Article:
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Iconic Signage Project Unveils Four New Neon Signs on Broad Street
Public Art Partnership Supported by National Endowment for the Arts,
Arts Council of New Orleans and Broad Community Connections



The Iconic Signage Project, a collaboration between the Arts Council of New Orleans and Broad Community Connections, created four new neon signs for businesses on Broad Street. Supported by a $25,000 grant from the National Endowment for the Arts (NEA), the project revitalizes New Orleansé─˘ Broad Street Main Street corridor by celebrating some of the many businesses that make Broad Street a vibrant commercial district. The Iconic Signage Project is an arts-based economic development project that employed local artists to promote small businesses, tell their story, and create a glowing visual identity for Broad Street.

One of Broad Streeté─˘s defining features is the eclectic nature of its architecture. Broad Street buildings range in style and age, from 19th century warehouses and brickyards, to early 20th century commercial storefronts and double shotgun residences, to larger contemporary commercial structures. The Iconic Signage Project creates a cohesive element among the buildings on Broad Street without imposing an artificial sense of unity on the corridor. Using neon lighting, the signs evoke some of the jazz-age and automobile-era heyday Broad Street enjoyed in the first half of the 20th century, and also visually depict the nature of the goods or services that each business provides.



Participating businesses and artists were selected through an open call and application process. Businesses that participated in the project include: The GodBarber, a barber shop at 219 South Broad Street, owned by Ardell Toney; F&F Botanica, a candle, incense, and spiritual supply shop at 801 North Broad Street, owned by Felix Figueroa; Calamari Trim Shop, an automobile, boat, and vehicle upholstery shop at 339 North Broad, owned by Joseph Calamari; and the Crescent School of Gaming and Bartending, located at 209 North Broad, and owned by Ricky Richard. The businesses were paired with artists and graphic designersé─ţrespectivelyé─ţJerry Therio, Candy Chang, Christian Stock, and Michael Cain, who met with the business owners to ensure that the signs were both creative as well as functional.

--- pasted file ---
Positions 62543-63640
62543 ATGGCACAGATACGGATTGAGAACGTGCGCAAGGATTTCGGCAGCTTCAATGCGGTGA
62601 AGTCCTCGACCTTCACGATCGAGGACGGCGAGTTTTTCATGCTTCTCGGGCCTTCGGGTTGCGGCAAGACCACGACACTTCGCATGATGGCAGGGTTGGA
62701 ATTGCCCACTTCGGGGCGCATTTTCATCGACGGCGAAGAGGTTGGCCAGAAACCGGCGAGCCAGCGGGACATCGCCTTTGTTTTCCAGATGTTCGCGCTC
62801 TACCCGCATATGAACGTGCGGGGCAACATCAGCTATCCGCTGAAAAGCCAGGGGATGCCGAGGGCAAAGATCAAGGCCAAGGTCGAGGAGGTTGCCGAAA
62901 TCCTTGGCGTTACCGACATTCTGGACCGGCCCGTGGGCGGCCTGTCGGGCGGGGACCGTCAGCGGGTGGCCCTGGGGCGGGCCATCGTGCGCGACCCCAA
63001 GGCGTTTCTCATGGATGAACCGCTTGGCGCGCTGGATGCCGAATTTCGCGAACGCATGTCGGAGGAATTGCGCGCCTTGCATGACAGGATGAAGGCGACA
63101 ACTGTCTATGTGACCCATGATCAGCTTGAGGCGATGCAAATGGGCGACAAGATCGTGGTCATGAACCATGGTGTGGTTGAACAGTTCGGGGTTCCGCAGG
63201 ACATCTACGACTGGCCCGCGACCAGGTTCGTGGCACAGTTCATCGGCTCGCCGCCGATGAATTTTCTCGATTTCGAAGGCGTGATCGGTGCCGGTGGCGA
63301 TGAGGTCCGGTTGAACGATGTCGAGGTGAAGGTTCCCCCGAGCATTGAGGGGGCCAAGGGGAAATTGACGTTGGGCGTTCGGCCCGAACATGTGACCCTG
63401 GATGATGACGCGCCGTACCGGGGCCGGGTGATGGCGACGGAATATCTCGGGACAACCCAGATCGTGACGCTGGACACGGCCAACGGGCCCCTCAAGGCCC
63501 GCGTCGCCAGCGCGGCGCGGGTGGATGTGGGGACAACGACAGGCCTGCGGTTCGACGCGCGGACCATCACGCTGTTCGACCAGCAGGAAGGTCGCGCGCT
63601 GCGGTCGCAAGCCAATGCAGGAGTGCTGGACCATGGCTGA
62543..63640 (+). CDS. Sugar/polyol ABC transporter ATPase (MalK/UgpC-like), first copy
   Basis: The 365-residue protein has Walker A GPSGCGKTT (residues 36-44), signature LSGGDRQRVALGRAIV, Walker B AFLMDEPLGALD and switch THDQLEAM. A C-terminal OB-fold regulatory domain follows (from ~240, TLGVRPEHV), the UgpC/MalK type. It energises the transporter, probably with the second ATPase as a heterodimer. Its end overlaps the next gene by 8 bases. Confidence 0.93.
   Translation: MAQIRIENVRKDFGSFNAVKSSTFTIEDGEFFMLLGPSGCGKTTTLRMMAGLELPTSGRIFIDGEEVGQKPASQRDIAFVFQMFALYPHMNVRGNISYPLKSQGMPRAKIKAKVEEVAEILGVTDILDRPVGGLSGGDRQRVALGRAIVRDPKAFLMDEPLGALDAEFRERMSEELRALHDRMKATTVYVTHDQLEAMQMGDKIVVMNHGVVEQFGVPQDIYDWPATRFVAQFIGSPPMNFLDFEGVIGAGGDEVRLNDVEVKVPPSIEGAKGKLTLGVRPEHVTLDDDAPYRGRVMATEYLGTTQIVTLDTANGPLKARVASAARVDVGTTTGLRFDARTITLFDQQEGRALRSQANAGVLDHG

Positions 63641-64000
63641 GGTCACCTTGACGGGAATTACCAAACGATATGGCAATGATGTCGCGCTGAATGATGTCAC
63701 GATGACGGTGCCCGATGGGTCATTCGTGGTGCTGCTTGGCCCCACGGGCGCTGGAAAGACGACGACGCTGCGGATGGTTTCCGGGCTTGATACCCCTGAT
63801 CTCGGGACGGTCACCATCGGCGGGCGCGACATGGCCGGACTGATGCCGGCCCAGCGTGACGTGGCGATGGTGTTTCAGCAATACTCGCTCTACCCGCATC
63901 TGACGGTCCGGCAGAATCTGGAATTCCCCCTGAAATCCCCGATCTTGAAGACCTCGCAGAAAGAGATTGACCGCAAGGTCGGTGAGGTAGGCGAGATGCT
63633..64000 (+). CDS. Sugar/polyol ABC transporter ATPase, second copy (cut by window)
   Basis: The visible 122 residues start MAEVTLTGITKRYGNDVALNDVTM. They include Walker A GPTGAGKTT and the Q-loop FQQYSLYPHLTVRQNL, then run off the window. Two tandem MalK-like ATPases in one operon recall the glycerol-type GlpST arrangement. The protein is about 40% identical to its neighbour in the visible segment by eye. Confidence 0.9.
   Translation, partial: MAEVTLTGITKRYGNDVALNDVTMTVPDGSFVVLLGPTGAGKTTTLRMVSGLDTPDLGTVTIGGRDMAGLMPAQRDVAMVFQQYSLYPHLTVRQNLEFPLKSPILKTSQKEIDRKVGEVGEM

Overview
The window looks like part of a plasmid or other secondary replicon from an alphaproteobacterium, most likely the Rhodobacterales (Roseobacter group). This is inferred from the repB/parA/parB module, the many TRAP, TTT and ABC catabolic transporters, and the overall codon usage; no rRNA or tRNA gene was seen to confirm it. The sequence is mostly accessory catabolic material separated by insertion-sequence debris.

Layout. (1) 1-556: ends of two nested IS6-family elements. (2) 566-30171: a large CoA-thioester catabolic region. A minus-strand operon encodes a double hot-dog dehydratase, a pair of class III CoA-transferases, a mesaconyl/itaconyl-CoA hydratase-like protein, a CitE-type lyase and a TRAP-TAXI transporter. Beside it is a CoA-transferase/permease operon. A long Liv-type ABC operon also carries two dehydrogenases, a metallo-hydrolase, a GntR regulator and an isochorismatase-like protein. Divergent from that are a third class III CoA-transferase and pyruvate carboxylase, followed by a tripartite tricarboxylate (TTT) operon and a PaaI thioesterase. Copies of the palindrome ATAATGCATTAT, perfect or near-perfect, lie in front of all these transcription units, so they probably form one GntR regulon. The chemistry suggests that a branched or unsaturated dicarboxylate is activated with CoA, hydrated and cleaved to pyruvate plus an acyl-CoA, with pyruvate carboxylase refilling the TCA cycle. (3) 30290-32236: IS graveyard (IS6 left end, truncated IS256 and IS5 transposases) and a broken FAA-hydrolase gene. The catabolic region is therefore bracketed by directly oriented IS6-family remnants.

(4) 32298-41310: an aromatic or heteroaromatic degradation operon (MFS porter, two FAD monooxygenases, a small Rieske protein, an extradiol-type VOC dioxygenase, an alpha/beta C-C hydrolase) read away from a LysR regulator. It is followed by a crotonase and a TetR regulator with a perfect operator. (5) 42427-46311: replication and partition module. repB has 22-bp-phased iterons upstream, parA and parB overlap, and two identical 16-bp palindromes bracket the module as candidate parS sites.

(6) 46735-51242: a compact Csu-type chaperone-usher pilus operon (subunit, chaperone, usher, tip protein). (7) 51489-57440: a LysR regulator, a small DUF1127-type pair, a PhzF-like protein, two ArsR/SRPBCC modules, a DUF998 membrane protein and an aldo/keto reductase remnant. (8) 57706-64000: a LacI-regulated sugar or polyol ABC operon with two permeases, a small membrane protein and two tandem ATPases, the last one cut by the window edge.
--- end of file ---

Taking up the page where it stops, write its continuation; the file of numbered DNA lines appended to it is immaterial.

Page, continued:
é─˙We learned a lot about what it takes to make a great signé─¨, says Morgana King, Director of Public Art for the Arts Council of New Orleans. é─˙To share that information and make it easier to produce unique signage throughout New Orleans, we also created the DIY Guide to Iconic Signs as little project lagniappe. The guide is a resource for other neighborhood groups and businesses interested in creating their own iconic signs.é─¨ It is available online at www.artscouncilofneworleans.org and through the Cityé─˘s Office of Safety and Permits.

Broad Community Connections, http://broadcommunityconnections.org/, plans to continue the project this fall. Says BCCé─˘s Executive Director, Jeff Schwartz, é─˙Broad Street and Bayou Road are filled with great small businesses and business owners, and the Iconic Signage Project is one way that our organizationé─ţin partnership with the Arts Council of New Orleansé─ţis working to celebrate and support them as a part of fulfilling our mission to revitalize Broad Street and the surrounding communities. Small businesses are one of the cornerstones not just of the corridor, but of the culture of the city, and these signs and the artists who participated in the project helped to tell their story.é─¨

The Signs!












 


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